Democrats’ ambitious hopes for a climate plan, a health care bill, a new COVID-19 economic relief measure and more would need approval from Senate Republicans. Approval of Cabinet appointees, federal judges and Supreme Court justices would rest on getting McConnell to agree to bring them up for a vote and persuading some Republicans to vote to confirm them.
In all likelihood, a Democratic White House would have to scale back any proposals to get buy-in from Republicans. Progressives once under consideration to be Cabinet appointees could well be passed over for more moderate nominees.
Whether the next two years of such divided government would be gridlock is likely to rest on the relationship between Biden and McConnell, two longtime Senate colleagues who together brokered compromises between Congress and the White House during the Obama administration. Dealing with a Republican-controlled Senate would daily test Biden’s campaign boasts about his ability to work across the aisle and cut deals.
McConnell would have significant leverage. With a midterm election just two years away, however, Republicans might well see little reason to compromise. A Republican majority also would keep its power to investigate and to subpoena documents and officials.
In the House, Democrats had high hopes of padding their majority. But in a surprise, Republicans were able to flip six Democratic-held seats, with more expected as additional races are called. Democratic wins so far were limited to two assured pickups created by court-ordered redistricting in North Carolina.
Speaker Nancy Pelosi, D- Calif., who is likely to be reelected to her position, could end up leading the smallest majority of any in her four terms as the House leader, which could make it more difficult to build voting coalitions.
Five House freshmen from her party lost in some of the most conservative Democratic-held districts in the country — all of which Trump won in 2016 by at least 3 percentage points. After years of trying, Republicans also took down Minnesota Rep. Collin C. Peterson, the chairman of the House Agriculture Committee and the most conservative Democrat in the House.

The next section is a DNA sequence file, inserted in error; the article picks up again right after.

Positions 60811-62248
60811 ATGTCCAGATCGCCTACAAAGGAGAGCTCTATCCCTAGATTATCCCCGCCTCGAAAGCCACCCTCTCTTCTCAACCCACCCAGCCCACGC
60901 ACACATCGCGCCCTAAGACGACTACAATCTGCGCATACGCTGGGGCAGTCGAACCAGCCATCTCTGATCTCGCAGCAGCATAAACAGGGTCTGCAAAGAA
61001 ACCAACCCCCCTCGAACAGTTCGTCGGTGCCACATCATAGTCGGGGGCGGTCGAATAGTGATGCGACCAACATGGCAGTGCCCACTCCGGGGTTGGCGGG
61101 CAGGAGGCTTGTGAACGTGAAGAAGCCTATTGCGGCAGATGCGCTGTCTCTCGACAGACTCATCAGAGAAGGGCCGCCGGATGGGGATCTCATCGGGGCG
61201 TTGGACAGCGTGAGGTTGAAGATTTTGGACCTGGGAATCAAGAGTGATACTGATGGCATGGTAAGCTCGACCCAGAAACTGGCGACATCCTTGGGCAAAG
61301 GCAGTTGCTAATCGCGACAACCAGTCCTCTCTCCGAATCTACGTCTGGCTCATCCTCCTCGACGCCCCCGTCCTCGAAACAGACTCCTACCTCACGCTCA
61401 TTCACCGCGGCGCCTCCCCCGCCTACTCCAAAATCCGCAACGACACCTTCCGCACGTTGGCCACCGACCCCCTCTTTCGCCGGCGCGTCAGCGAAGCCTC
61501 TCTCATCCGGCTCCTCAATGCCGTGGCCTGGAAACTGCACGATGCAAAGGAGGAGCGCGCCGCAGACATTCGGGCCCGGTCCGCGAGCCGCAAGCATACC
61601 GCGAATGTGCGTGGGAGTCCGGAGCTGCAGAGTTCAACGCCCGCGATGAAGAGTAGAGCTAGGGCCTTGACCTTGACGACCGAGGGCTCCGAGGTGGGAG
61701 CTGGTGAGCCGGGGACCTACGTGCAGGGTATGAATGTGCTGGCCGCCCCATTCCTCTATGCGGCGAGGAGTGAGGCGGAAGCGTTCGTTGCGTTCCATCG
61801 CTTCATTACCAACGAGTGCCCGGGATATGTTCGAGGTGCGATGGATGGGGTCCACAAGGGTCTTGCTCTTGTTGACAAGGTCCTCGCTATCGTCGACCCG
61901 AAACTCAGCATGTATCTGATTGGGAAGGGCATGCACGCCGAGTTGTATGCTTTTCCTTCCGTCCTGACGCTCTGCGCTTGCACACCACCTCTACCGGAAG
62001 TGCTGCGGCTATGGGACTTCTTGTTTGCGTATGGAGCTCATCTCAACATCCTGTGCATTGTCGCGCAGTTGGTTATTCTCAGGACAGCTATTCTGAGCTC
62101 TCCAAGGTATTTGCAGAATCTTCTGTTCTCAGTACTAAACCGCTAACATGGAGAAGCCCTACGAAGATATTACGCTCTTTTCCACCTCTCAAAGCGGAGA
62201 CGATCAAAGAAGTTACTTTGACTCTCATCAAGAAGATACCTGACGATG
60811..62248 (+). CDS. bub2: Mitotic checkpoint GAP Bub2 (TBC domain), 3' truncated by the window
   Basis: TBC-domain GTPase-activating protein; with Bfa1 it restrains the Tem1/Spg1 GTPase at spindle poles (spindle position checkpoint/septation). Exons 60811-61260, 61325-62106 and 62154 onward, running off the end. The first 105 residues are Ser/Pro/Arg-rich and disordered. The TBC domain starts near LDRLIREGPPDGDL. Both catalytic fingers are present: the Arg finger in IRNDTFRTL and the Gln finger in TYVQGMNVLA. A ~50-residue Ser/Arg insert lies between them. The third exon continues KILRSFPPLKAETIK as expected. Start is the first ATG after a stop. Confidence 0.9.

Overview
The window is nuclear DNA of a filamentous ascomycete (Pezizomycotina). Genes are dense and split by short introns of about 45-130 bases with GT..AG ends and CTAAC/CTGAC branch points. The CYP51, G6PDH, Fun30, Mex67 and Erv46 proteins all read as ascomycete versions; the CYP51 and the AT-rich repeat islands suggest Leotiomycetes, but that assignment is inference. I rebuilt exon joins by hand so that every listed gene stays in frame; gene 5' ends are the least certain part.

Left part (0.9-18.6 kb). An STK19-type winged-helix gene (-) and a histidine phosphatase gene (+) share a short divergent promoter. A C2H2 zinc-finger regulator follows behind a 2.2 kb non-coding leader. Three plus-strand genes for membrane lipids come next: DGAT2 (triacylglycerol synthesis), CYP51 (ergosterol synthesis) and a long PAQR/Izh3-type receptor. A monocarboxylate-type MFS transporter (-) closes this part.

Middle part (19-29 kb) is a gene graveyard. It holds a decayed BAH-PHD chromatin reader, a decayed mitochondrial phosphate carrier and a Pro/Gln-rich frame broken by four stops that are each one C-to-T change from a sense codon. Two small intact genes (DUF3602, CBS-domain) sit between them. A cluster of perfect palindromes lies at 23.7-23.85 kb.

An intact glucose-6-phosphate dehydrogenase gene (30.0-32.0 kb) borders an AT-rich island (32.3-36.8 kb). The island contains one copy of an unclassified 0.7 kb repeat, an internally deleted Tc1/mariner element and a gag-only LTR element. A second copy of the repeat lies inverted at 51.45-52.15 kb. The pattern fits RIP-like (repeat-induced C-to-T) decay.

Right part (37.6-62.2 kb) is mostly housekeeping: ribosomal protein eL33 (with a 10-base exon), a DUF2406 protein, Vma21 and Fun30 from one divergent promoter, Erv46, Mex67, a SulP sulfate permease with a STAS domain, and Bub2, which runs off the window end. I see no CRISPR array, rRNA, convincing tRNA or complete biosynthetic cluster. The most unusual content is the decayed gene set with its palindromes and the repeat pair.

Even Rep. Cheri Bustos, D- Ill., who leads the House Democratic campaign arm and on Monday was boasting of the potential victories to come Tuesday, found herself in a perilously close race. She was ahead by 2 percentage points Wednesday evening, but her race had not yet been called.
House Minority Leader Kevin McCarthy, R- Calif., referring to the political forecasts favoring Democrats, told reporters, “They were all wrong.”
Republicans had other good news Tuesday: Every Republican who flipped a Democratic seat is a woman, person of color or a veteran, adding much-needed diversity to their ranks.
“We expanded this party that reflects America, that looks like America,” McCarthy said.
Republicans will have at least five newly elected women next year — a figure that could grow to 10 and would nearly double the 13 Republican women in the House now. Still, that would be a fraction of the number of Democratic women, currently 88.
Democrats added diversity to their ranks as well. Ritchie Torres and Mondaire Jones, both of New York, are expected to become the first openly gay Black members of Congress. Both replace retiring Democrats. Congress currently has nine openly LGBTQ members.
Times staff writer Sarah D. Wire contributed to this report.
(c)2020 Los Angeles Times
Distributed by Tribune Content Agency, LLC